Several adverse outcomes attributed to atypical antipsychotic drugs, specifically quetiapine, risperidone, and olanzapine, are known to cause acute kidney injury (AKI). Such outcomes include hypotension, acute urinary retention, and the neuroleptic malignant syndrome or rhabdomyolysis. Objective: To investigate the risk for AKI and other adverse outcomes associated with use of atypical antipsychotic drugs versus nonuse. Design: Population-based cohort study. Setting: Ontario, Canada, from 2003 to 2012. Patients: Adults aged 65 years or older who received a new outpatient prescription for an oral atypical antipsychotic drug (n = 97 777) matched 1:1 with those who did not receive such a prescription. Measurements: The primary outcome was hospitalization with AKI (assessed by using a hospital diagnosis code and, in a subpopulation, serum creatinine levels) within 90 days of prescription for atypical antipsychotic drugs. Results: Atypical antipsychotic drug use versus nonuse was associated with a higher risk for hospitalization with AKI (relative risk [RR], 1.73 [95% CI, 1.55 to 1.92]). This association was consistent when AKI was assessed in a subpopulation for which information on serum creatinine levels was available (5.46% vs. 3.34%; RR, 1.70 [CI, 1.22 to 2.38]; absolute risk increase, 2.12% [CI, 0.80% to 3.43%]). Drug use was also associated with hypotension (RR, 1.91 [CI, 1.60 to 2.28]), acute urinary retention (RR, 1.98 [CI, 1.63 to 2.40]), and all-cause mortality (RR, 2.39 [CI, 2.28 to 2.50]). Limitation: Only older adults were included in the study. Conclusion: Atypical antipsychotic drug use is associated with an increased risk for AKI and other adverse outcomes that may explain the observed association with AKI. The findings support current safety concerns about the use of these drugs in older adults.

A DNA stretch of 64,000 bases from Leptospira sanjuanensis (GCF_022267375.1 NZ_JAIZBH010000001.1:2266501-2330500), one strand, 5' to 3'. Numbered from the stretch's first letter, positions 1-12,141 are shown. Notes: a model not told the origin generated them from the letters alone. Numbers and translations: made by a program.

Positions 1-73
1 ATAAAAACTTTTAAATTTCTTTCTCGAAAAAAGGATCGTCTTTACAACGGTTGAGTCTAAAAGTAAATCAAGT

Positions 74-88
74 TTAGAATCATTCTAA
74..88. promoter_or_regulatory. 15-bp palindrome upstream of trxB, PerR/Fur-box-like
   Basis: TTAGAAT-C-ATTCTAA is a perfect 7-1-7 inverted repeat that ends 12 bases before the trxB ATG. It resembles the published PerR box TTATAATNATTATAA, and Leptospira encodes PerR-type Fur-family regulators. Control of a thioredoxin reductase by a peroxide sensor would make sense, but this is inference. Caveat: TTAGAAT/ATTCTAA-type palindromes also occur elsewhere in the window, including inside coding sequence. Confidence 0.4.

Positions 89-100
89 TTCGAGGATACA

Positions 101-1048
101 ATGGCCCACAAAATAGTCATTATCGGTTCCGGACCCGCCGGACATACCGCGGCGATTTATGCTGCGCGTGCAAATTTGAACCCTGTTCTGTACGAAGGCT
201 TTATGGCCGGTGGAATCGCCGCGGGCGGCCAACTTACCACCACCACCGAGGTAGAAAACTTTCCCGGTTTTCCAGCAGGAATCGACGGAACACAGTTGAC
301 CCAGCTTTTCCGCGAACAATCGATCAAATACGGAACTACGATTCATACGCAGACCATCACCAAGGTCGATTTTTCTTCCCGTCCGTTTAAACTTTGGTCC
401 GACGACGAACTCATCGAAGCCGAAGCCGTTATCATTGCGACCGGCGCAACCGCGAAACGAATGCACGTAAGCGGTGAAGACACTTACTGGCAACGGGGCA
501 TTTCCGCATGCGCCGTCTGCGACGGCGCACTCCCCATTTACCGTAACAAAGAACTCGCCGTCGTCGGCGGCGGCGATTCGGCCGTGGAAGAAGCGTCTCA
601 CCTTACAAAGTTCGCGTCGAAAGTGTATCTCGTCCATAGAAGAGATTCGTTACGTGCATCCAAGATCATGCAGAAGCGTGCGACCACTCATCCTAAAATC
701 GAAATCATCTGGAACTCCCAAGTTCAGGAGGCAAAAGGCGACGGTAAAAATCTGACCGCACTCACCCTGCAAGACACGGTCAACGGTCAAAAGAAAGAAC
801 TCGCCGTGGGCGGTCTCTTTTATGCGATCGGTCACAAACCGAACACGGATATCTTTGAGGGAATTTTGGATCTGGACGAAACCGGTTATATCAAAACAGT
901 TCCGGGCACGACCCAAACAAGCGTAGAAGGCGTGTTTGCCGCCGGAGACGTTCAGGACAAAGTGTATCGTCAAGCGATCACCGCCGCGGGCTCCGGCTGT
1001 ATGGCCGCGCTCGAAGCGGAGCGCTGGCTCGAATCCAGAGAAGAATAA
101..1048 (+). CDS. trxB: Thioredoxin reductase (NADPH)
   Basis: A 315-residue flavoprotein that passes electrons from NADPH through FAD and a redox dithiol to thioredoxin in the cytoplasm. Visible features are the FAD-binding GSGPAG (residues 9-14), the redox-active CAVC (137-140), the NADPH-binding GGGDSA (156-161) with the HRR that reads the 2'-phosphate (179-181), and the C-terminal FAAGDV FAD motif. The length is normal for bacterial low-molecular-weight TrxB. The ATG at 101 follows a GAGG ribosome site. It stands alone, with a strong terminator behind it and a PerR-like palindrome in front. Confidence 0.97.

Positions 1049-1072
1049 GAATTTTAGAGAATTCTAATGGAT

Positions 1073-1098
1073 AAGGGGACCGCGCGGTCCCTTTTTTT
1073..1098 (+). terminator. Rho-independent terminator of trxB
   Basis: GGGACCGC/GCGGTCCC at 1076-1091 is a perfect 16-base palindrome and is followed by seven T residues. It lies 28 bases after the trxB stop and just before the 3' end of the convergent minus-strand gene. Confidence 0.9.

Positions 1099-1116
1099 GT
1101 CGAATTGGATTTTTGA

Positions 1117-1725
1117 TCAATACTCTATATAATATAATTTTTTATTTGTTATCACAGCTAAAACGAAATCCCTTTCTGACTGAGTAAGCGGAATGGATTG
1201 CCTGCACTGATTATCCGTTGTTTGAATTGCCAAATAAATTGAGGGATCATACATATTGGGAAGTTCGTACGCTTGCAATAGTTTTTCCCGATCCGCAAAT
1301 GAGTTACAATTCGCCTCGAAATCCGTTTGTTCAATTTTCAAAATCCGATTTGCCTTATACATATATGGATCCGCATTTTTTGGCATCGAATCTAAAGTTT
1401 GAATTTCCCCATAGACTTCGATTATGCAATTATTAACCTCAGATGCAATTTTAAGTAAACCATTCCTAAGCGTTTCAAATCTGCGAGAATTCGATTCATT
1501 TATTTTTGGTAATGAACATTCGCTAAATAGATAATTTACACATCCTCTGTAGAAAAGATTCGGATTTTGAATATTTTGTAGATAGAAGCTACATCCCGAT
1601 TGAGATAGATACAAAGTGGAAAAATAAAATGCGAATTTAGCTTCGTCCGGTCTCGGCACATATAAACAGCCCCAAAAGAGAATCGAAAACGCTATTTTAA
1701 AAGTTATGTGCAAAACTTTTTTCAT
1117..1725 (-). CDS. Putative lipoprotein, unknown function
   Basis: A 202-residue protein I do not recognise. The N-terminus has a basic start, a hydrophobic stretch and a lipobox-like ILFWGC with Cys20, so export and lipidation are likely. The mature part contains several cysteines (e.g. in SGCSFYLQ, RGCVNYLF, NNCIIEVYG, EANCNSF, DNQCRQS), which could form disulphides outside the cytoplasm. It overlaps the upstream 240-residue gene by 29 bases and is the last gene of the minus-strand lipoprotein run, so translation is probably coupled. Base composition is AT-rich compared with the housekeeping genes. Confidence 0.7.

ASJC Scopus subject areas
- Internal Medicine